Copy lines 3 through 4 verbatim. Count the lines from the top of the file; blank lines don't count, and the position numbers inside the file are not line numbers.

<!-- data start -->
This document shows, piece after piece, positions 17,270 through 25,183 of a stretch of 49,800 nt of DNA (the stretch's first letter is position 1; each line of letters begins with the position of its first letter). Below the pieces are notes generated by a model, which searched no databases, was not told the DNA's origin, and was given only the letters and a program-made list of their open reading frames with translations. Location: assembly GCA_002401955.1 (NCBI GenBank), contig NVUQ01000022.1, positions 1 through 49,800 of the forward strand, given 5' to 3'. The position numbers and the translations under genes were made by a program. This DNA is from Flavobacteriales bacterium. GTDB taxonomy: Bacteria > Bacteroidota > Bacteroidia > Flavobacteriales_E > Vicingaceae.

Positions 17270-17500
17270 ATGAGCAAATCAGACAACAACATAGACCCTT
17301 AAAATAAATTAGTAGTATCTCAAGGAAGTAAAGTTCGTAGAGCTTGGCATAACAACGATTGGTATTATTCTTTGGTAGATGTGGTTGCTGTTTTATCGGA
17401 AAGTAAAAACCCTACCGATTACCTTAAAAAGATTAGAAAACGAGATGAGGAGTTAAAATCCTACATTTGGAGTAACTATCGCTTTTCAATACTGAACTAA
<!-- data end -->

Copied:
17270 ATGAGCAAATCAGACAACAACATAGACCCTT
17301 AAAATAAATTAGTAGTATCTCAAGGAAGTAAAGTTCGTAGAGCTTGGCATAACAACGATTGGTATTATTCTTTGGTAGATGTGGTTGCTGTTTTATCGGA